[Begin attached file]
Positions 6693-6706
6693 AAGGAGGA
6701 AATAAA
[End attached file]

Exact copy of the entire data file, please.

Positions 6693-6706
6693 AAGGAGGA
6701 AATAAA